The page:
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Disability Law

EEOC sues Toys ‘R’ Us, says company failed to provide interpreter for deaf job applicant

Posted Mar 20, 2013 12:22 PM CDT
By Martha Neil

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Under the Americans with Disabilities Act, employers are required to provide reasonable accommodation to workers, unless doing so would be an undue hardship.

What exactly is required, in a given case, can be open to interpretation. But for a big company like Toys "R" Us there's virtually no question that a deaf applicant who requested a sign language interpreter at a job interview should have been provided with one, the Equal Employment Opportunity Commission contends in a federal lawsuit filed last week, the Baltimore Sun reports.

"Given the size and resources of Toys 'R' Us, it is difficult to understand how it would have been an undue hardship for such a large retailer to provide an interpreter when asked to do so," he said EEOC District Director Spencer H. Lewis in a written statement provided to the newspaper.

The retailer declined to comment, through a spokeswoman because of pending litigation.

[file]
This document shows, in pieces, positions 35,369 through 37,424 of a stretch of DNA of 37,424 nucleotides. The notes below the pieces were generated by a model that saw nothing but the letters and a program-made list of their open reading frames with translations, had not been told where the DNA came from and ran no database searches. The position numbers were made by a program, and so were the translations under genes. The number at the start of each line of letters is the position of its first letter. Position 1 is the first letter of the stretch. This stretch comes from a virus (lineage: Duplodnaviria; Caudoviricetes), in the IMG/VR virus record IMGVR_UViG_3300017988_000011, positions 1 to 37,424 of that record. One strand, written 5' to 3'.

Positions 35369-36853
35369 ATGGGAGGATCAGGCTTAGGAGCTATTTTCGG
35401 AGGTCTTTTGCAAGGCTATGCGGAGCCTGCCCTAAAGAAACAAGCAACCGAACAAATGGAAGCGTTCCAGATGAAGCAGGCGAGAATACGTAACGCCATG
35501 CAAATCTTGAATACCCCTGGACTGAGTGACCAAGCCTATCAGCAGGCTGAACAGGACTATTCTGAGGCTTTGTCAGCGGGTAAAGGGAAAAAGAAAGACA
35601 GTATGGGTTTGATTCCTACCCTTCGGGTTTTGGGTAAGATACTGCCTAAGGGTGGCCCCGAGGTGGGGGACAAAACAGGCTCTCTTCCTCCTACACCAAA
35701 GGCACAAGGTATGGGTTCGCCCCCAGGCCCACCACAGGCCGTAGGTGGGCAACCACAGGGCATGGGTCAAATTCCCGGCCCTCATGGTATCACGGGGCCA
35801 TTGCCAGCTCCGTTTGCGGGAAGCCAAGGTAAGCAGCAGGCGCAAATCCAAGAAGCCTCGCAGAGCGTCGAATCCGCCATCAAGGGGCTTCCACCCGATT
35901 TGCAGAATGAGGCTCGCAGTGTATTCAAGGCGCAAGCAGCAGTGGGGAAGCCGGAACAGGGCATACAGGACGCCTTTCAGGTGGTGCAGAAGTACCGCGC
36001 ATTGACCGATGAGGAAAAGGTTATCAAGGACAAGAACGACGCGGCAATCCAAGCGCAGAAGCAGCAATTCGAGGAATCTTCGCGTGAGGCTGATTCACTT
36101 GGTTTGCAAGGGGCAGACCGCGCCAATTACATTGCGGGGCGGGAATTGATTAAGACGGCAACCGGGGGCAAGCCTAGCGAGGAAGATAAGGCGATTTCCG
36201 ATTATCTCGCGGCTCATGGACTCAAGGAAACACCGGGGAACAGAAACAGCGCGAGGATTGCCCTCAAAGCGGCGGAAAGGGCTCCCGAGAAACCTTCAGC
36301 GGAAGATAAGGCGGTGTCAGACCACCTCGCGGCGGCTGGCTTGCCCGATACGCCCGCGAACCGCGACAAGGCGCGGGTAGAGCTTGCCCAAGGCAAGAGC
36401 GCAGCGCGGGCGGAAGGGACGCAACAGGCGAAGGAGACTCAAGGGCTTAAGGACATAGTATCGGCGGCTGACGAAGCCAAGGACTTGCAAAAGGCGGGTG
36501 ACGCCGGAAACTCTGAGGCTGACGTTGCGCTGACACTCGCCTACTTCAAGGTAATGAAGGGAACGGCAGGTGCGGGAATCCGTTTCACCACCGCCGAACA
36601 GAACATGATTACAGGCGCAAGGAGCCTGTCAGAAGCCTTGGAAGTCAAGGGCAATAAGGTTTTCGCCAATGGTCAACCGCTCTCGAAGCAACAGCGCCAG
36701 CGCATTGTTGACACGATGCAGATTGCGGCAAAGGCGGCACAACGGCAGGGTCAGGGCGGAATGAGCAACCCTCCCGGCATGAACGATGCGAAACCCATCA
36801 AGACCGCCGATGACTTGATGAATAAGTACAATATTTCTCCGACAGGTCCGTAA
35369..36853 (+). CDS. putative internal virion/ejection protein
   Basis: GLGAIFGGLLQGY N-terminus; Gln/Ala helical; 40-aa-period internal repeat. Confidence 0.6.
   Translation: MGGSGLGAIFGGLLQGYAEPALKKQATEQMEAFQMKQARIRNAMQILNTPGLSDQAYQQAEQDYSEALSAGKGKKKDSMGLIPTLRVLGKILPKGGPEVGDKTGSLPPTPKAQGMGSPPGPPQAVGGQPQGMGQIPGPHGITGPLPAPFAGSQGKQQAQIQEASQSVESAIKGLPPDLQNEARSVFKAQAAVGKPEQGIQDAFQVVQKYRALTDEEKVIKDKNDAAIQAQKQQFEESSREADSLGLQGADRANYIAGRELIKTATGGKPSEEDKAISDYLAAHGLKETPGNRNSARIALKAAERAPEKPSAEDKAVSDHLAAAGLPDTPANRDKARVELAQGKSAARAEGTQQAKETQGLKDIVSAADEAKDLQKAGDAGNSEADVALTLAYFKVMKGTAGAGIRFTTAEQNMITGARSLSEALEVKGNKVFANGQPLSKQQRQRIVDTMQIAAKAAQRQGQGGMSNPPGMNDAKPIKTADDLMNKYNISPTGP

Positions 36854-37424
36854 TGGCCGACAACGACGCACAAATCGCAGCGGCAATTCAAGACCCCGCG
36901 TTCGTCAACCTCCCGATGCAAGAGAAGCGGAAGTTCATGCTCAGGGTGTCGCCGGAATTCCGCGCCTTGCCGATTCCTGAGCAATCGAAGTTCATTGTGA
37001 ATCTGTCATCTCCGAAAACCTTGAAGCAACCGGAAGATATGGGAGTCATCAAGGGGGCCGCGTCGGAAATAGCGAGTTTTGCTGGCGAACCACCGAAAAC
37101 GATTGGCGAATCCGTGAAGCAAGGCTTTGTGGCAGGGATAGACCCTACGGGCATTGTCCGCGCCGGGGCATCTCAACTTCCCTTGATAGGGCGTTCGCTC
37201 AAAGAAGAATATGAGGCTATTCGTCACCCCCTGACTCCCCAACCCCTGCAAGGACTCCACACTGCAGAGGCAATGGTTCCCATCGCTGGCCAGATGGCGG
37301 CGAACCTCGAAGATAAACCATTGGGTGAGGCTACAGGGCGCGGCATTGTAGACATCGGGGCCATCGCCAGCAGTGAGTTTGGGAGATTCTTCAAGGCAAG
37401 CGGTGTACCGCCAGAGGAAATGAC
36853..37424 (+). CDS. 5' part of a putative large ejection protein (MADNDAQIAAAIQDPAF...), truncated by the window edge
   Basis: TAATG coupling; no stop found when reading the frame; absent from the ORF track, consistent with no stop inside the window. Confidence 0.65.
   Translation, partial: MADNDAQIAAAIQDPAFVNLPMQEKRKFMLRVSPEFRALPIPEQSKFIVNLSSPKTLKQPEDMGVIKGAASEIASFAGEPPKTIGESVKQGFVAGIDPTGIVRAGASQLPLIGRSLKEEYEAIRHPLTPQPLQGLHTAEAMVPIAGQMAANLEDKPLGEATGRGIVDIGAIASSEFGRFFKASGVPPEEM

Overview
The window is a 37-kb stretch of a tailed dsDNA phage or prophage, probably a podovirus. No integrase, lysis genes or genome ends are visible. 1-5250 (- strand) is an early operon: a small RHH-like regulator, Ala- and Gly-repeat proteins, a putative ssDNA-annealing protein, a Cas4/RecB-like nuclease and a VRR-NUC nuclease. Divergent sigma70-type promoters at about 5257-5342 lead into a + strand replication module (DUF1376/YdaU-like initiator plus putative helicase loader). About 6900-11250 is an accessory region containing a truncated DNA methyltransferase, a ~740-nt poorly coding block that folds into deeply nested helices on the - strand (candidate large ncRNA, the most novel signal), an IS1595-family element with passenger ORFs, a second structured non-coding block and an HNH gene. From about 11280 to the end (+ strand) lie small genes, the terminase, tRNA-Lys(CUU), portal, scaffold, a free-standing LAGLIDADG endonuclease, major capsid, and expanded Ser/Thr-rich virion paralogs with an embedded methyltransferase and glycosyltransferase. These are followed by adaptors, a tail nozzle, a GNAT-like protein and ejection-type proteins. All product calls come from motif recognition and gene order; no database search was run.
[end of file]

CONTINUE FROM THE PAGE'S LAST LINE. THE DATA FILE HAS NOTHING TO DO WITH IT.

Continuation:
The suit, which was filed in U.S. District Court in Baltimore, also alleges that the applicant, Shakirra Thomas, was not hired because she is deaf. Her mother served as her interpreter at the job interview after the company refused to provide one, the EEOC says, and she then heard nothing further about the job application even though her mother contacted Toys "R" Us for information.

Advocates for the disabled say such issues are common and contribute to their high unemployment rate.

Related coverage:

ABAJournal.com: "Calif. DOJ Among Agencies Sued for Alleged Discrimination Against Deaf Workers"

ABAJournal.com: "Family Sues Over Disbanded Girl Scout Troop, Says Federal Law Mandates Interpreter for Deaf Member"

ABAJournal.com: "Debt Collection Law Firm Settles with DOJ over Alleged Bias Against Deaf Persons"

ABAJournal.com: "Providing Interpreter for Deaf Lifeguard May Not Be Unreasonable Accommodation, 6th Circuit Says"

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